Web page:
@brummbeere - I think it might be good to clarify a few points
If you look through some of the links provided and search through the forums, you will see that OpenWrt's opkg package manager does not have the mechanisms in place to ensure that the upgrade will succeed. There are people working on improving the robustness of the upgrade system, but it was never designed for blindly updating all packages, and it also cannot update certain core packages without causing the system to fail. This has always been the case, but you are lucky that you have not experienced problems until this point.
Maybe you could explain exactly what you actually need to update using this method and why? In many cases, people believe that they should update just because an updated package is available. This is usually not necessary unless there is a specific feature addition, bug fix, or security patch that is critical for the continued operation of the system -- and like I said, this is rarely actually necessary. Beyond that, blindly updating all packages is the main issue here. If you have a few specific packages that you wish to upgrade, it may be okay to do so.
Yes, OpenWrt is open source. Nothing has changed in this regard.
Actually, the risk of upgraded packages causing major system issues has been around for a very long time -- this is just the first time you have encountered such issues. Again, just because there are updates does not mean that it is necessary or wise to install them, unless you know exactly what the update does and why you need it.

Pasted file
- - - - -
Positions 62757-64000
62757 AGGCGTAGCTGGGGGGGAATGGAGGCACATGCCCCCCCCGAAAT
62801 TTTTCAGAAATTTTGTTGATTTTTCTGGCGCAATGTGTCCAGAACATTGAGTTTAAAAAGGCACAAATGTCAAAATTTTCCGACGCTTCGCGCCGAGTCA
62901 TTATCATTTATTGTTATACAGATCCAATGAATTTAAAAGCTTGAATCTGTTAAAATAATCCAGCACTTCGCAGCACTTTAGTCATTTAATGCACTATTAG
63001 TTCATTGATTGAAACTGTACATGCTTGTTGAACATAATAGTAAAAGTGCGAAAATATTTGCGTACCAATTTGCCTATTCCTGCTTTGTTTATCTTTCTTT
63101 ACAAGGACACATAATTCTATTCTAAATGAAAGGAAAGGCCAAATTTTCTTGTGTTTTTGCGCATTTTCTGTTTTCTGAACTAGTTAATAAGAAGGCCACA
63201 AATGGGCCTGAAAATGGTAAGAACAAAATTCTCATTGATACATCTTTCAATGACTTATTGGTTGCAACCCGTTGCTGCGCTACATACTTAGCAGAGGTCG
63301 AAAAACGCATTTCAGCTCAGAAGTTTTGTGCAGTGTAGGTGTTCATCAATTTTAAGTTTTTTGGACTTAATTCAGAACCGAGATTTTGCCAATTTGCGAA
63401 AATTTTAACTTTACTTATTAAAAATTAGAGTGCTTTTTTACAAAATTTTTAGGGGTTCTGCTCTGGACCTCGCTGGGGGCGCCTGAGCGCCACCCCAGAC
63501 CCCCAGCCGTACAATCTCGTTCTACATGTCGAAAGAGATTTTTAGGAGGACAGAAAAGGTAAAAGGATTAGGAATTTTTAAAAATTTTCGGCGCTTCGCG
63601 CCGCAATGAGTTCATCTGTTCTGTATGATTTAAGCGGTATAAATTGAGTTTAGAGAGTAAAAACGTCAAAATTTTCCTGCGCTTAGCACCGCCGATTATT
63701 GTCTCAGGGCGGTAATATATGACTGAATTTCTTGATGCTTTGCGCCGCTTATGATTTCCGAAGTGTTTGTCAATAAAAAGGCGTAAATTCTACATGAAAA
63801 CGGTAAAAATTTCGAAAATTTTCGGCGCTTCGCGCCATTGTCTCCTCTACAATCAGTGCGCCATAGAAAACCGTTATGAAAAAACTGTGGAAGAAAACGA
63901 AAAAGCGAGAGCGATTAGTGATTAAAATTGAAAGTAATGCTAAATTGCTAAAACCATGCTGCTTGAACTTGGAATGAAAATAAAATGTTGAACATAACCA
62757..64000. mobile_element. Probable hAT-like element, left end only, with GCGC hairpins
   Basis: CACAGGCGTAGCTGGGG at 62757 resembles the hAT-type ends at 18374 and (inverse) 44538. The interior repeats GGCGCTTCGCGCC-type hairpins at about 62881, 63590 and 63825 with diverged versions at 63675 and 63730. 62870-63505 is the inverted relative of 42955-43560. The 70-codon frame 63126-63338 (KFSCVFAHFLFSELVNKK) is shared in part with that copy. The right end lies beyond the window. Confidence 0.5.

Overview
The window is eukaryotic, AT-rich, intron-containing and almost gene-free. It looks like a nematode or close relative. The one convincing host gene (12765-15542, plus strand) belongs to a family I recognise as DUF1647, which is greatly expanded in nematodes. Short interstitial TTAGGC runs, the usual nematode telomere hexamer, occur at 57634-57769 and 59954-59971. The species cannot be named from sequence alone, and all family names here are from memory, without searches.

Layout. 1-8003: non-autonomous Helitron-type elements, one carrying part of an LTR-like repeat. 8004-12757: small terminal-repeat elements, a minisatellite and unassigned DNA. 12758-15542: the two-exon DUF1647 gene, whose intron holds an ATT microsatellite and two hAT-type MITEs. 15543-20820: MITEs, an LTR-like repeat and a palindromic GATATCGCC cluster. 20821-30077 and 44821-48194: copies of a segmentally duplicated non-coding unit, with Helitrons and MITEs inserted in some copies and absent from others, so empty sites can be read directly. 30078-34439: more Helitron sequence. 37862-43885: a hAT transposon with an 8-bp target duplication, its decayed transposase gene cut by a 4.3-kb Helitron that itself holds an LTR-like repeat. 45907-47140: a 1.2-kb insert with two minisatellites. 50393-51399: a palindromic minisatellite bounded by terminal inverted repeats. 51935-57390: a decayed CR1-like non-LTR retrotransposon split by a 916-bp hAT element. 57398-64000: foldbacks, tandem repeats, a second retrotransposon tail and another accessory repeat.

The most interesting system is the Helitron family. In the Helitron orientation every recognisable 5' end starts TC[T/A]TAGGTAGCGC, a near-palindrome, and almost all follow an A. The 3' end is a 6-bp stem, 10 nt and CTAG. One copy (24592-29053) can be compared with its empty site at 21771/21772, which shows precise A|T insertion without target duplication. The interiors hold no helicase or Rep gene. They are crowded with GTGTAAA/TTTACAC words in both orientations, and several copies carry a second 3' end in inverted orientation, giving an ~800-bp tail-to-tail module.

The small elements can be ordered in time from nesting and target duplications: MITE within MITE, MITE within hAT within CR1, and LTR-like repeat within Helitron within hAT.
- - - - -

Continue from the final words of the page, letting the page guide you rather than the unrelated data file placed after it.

Yes. Because the reset to defaults removes the updated packages and all of the core packages are self-consistent. You can still install new packages to add functionality, but upgrading is usually not recommended.
The recommendation for upgrades has always been to wait for a maintenance release (for example 19.07.1 > 19.07.2) and flash a complete image. If there is a critical patch that must be applied before a new stable release can be built, you will see it here. If you must have the latest updates and be on the bleeding edge at all times, you should consider using snapshots (linked above by @lleachii), and to update your snapshot build regularly by flashing the newest snapshot (not upgrading packages) -- but understand that snapshots are not always stable and also make installing packages more difficult over time (snapshots are, by definition, a moving target). Or you can continue to upgrade specific/selected packages on a given build, but you need to understand that there is a risk involved, especially if you upgrade all packages.